NEW YORK ( TheStreet) -- I did something Wednesday that I didn't think I was ever going to be able to do. Not only did I establish a position in social media giant Facebook (FB), but I did so while feeling good about the decision.
As a value investor, trying to convince myself that the company was worth the investment came as quite a challenge. I'm not entirely convinced of the overall value of social media. Be that as it may, I do understand that on Wall Street everybody takes a beating once in a while, and this time it was Facebook's turn.
Facebook shares hitting $25 could be a buy signal for wise investors.
I have also come to understand that Wall Street can sometimes have a very short memory; not only does a beating stop, but everyone starts using the word "cheap" as a way to rationalize what has really become a change in sentiment.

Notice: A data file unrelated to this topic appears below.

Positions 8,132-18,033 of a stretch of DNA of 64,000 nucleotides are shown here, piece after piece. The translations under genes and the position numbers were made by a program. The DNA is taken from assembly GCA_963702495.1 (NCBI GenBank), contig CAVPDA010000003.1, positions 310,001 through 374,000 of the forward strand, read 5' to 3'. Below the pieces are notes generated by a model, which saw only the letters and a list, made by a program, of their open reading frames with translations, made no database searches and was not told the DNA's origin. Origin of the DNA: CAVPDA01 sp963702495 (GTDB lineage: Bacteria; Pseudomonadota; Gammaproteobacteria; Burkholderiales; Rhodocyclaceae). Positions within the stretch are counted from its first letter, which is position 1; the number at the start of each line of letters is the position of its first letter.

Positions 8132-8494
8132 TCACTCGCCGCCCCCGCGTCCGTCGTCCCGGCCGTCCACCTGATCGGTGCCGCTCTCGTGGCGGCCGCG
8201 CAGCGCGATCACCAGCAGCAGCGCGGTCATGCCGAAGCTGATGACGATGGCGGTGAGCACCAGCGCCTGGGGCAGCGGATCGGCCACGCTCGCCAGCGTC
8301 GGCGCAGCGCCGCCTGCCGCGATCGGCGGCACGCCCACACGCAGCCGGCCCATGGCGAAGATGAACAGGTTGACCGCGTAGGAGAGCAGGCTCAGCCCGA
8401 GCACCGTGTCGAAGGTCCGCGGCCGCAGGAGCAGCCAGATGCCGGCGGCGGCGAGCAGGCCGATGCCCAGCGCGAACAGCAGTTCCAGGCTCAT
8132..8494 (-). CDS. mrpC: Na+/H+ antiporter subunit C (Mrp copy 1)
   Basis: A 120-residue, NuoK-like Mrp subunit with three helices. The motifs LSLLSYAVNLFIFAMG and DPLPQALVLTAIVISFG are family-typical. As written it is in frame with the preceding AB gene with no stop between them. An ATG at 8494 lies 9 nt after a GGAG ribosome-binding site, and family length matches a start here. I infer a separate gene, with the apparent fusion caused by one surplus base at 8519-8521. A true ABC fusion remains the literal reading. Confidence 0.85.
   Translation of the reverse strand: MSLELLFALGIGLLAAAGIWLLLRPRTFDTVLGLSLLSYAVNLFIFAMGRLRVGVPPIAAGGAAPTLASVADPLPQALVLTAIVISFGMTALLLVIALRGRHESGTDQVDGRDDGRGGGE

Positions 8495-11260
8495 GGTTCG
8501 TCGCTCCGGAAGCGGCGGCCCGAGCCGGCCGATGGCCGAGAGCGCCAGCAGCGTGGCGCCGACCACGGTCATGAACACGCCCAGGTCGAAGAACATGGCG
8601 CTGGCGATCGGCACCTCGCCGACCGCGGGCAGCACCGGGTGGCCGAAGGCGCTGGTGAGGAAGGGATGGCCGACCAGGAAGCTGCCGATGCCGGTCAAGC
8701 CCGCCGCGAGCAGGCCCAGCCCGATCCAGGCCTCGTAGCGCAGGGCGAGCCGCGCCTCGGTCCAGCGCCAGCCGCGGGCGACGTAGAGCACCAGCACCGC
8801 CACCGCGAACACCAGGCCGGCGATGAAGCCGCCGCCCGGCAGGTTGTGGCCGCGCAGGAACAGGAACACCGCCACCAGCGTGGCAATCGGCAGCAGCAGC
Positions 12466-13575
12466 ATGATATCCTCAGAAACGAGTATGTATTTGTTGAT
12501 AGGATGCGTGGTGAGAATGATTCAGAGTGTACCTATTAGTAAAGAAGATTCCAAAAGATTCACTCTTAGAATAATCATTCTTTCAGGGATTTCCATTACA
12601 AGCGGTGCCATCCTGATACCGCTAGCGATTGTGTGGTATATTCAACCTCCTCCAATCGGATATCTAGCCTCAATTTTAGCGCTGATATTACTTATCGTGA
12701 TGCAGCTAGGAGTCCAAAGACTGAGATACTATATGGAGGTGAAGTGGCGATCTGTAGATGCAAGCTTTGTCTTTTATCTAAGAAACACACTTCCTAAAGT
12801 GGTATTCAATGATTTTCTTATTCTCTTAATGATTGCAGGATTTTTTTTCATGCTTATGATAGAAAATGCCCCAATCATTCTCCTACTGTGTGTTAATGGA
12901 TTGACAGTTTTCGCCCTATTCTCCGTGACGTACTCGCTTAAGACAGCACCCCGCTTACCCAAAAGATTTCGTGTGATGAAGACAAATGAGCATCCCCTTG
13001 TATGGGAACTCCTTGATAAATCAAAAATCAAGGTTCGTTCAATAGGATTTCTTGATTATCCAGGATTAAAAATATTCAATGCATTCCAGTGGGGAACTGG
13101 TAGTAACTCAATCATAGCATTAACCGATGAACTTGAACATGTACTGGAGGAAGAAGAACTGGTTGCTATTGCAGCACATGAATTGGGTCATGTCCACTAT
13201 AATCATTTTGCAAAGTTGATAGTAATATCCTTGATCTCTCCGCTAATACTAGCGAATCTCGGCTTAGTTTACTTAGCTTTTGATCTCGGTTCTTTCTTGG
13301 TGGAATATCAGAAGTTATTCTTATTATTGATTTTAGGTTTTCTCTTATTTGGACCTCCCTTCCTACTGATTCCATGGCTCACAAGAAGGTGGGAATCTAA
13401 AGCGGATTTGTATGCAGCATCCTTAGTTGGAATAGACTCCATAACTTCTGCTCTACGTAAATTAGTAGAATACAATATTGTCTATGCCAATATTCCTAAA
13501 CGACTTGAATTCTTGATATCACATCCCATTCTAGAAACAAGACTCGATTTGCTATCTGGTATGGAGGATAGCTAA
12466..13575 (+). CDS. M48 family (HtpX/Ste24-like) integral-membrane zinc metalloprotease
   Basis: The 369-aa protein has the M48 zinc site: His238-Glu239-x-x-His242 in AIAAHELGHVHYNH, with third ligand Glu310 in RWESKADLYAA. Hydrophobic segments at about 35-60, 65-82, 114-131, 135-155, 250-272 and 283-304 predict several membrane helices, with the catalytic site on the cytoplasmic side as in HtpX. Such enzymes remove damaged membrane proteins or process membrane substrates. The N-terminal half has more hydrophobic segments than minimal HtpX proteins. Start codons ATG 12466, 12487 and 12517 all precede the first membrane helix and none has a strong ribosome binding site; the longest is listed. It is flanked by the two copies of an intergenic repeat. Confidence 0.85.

The question is: Has Facebook become cheap, and did it in fact reach its bottom? Although it is hard to say with any degree of certainty absent more historical trading data, I have reason to suspect it has, since $25 has been my fair market value since its IPO.If $25.52 was its bottom, where is it heading next? According to Mark Harding of JMP Securities, the next target will be $37 -- or $1 short of its IPO price while initiating coverage of the company with a market outperform rating. He says the "valuation appears high, but Facebook has plenty of opportunities to monetize its vast user base." That's not entirely a revelation; the company's IPO valuation was heavily predicated on that assumption. But can it execute? And if so, how? With Harding thinking the company has 42% upside from current levels, I have started to compare Facebook's bottom with that of its closest peers upon their IPOs. These include Pandora (P), LinkedIn (LNKD), Zynga (ZNGA) and Groupon (GRPN). What I have found were pretty consistent patterns, some suggesting Facebook is going to be just fine in the long term. One such example was Pandora, which opened for trading June 15. The stock started off at $20, reached the company's high at $26 and finally ended its first session at $17.35. Today the stock is trading just under $11 as investors start to apply more conventional valuation methods to its business model. The good thing for Pandora is that it is growing its revenue and has even earned a profit, when many were quick to proclaim it couldn't. Like Facebook, Pandora is in a business heavily predicated on growing advertising revenue. To its credit, it has been able to do that despite increased levels of competition. Interestingly, Pandora is one of a couple of companies I think would help Facebook grow via an acquisition if it were to truly approach that $37 valuation. The more I think about it, though, the more realistic $37 now seems, as it may possibly follow the path IPO path of LinkedIn.
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